I’m at Kingdom, corner of Saint-Laurent and Sainte-Catherine. Mindy and Trevor examine my body with their sticky hands. Nikky is beautiful. More beautiful than me. More fluid than me. I’m always falling down. I close my eyes, I open my eyes. It is June 6, 2012. I’m at the Notre-Dame Hospital. The doctors tell me I have a cloud tumour in my brain stem.
On June 6, 2012, Vickie Gendreau was diagnosed with a brain tumour. In between treatments, between hospital stays and her “room of her own,” she wrote Testament, an autofictional novel in which she imagines her death and at the same time, bequeaths to her friends and family both the fragmented story of her last year and the stories of the loved ones who keep her memory alive, in language as raw and flamboyant as she was.
In the teasing and passionate voice of a twenty-three-year-old writer, inspired as much by literature as by YouTube and underground music, Gendreau’s sense of image, her relentless self-deprecation, and the true emotion in every sentence add up to an uncompromising work that reflects the life of a young woman who lived without inhibitions, for whom literature meant everything right up until the end.
In this way, Testament (translated by talented writer and translator Aimee Wall), inverts the elegiac, “grief memoir” form and plays with the notion of a last testament, thereby beating any would-be eulogists to the punch.
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Praise for Testament:
“This novel… was felt like a literary tsunami, with the cries of her prose and the intrinsic qualities of her writing.” —Jean-François Crépeau, Le Canada français
“Testament’s fragmented texts alternate between the narrator’s private journal and the voices of her friends as they receive her posthumous writing. It is an uncompromising experience, brutal when you least expect it.” —Chantal Guy, La Presse
“There is, in Testament, a voice, an energy, a style. Vickie Gendreau was a real talent as a writer. It won’t please everyone, but it’s undeniable. Yes, it’s a cry, sometimes harsh, sometimes confused, it is gut-wrenching and, surprise, is also shot through with touches of humour.” —Jean-Yves Girard, Chatelaine
“In addition to the confronting her own imminent mortality, Gendreau takes determined ownership of her legacy.” —Steven W. Beattie, Quill and Quire
“The journey through the end of Gendreau’s life and beyond remains delicate, introspective, and wholly unusual. It is a literary trip worth taking.” —Publishers Weekly
“English readers will encounter a translation that faithfully captures Gendreau’s slangy French, and they might note its parallels with works by Sheila Heti or Kathy Acker because of its defiance of a patriarchal literary world, of the so-called rules of self-representation, of what constitutes “women’s writing.” Testament blurs fact and fiction, defying not just how life should be portrayed, but death, too. Don’t be reverent. And don’t pretend that this isn’t a world where “A girl’s skin is being bruised by a man in a van / somewhere.”” —Jocelyn Parr, Montreal Review of Books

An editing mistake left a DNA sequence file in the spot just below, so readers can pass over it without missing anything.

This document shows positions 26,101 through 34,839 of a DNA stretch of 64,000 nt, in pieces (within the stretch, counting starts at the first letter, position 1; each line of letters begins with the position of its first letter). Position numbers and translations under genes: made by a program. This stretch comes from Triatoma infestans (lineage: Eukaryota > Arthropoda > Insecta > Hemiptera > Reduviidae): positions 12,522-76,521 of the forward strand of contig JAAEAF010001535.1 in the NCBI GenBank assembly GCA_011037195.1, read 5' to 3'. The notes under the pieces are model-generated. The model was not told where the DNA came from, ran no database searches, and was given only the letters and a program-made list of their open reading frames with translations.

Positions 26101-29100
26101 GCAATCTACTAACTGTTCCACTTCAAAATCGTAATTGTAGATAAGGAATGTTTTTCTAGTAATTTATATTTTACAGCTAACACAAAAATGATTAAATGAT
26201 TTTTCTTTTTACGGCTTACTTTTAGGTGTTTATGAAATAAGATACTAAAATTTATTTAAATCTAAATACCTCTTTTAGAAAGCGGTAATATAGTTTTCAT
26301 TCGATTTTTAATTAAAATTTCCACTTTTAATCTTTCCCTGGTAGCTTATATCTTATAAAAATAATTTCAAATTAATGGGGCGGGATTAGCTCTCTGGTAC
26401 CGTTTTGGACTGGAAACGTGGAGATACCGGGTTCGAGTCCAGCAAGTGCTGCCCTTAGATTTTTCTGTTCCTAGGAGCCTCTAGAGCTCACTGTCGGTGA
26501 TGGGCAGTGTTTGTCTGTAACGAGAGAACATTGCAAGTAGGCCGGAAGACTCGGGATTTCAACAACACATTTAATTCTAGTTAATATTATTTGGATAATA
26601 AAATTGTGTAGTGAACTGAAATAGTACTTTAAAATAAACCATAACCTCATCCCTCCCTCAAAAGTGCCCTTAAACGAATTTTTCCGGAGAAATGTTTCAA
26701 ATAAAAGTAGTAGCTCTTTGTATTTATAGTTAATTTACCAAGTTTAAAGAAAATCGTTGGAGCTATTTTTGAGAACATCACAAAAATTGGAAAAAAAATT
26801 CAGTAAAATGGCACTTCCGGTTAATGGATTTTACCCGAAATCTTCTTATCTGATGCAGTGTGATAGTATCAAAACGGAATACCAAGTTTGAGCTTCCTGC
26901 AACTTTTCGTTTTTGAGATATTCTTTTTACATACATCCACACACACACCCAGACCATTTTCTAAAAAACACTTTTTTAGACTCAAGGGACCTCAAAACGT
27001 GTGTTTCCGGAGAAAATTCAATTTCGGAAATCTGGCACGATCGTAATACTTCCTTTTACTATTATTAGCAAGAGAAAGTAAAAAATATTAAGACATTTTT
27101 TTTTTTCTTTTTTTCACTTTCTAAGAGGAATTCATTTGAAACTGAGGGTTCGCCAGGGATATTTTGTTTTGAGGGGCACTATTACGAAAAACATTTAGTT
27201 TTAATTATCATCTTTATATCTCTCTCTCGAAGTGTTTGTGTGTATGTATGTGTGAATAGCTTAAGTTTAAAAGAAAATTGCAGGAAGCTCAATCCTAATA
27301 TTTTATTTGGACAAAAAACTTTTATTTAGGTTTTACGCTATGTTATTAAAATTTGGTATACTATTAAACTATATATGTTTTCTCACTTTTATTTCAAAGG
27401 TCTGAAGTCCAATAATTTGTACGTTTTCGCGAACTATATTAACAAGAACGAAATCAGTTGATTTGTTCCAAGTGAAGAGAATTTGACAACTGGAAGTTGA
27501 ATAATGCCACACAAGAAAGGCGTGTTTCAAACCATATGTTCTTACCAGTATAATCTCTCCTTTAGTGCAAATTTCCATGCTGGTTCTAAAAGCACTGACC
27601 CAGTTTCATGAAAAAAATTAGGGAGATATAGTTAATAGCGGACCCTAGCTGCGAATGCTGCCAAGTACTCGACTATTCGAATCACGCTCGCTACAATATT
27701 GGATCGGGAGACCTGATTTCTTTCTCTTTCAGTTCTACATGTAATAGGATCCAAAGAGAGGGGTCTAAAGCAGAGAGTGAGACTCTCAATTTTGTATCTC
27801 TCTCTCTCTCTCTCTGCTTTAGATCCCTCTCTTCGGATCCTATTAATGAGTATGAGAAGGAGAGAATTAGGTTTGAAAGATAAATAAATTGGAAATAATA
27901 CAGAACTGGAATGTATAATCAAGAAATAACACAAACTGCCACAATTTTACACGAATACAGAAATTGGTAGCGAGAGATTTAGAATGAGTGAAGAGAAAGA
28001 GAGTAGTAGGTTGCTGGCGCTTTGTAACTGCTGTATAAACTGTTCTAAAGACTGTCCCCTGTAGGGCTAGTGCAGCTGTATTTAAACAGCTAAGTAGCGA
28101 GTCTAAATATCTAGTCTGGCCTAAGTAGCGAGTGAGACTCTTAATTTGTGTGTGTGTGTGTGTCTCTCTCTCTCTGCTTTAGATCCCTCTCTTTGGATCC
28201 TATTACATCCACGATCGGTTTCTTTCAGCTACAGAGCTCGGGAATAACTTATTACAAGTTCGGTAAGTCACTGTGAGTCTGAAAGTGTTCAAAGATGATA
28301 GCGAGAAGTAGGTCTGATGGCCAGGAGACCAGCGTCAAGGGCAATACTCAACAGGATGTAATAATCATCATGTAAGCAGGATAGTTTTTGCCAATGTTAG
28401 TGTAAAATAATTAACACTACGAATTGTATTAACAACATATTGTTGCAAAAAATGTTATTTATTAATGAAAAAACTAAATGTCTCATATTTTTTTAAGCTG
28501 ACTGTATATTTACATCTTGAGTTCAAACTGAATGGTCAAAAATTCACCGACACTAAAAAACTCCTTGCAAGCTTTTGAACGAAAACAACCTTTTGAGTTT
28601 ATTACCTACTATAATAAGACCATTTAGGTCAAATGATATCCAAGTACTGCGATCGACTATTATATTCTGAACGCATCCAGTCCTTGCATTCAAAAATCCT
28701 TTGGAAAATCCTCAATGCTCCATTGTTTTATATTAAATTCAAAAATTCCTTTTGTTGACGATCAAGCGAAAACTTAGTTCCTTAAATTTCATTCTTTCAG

“About leaving something behind which does not end with a period —” —Buried in Print
“Vickie Gendreau’s auto fictional novel Testament is an intimate and emotional read.” —Exeter Examiner
“Thanks in no small part to Wall’s flawless translation, Testament is one of the most original and exciting novels from Quebec I’ve read in a good while… this is narrative as a performance. And what a performance.” —Peter McCambridge, Quebecreads
“Like Sheila Heti’s How Should a Person Be?, another recent Canadian auto-fiction, Gendreau’s Testament makes space for female experience through formal experimentation. The challenging form works in tandem with agonizing descriptions of Gendreau’s failing body to resist stereotypes of female quaintness or docility… Aimee Wall, one of Quebec’s most exciting emerging translators, has done a superb job in rendering a novel that is peppered with oblique references and inside jokes, and penned, moreover, in an idiosyncratic mixture of French and English.” —Myra Bloom, Canadian Literature
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Vickie Gendreau was born in Montréal in 1989. While working in Montréal strip clubs from October 2009 to June 2012, she was also active in the literary community, where she participated in events like the Off-Festival de poésie de Trois-Rivières. She was diagnosed with a brain tumour in 2012, and passed away a year later. Her first novel, Testament, written after her diagnosis, was published in the fall of 2012 and was longlisted for the 2013 Prix littéraire France-Québec. Her second novel, Drama Queens, was published in 2014.
Newfoundland-native Aimee Wall is a writer and translator. Her essays, short fiction, criticism, and reviews have appeared in numerous publications, including Maisonneuve, Matrix Magazine, the Montreal Review of Books, and Lemon Hound. She holds a Master of Arts degree in Translation Studies from Concordia University. She lives in Montréal.
October 12, 2016 | Fiction / Literature in Translation Series
8×5.25 inches | 152 pages
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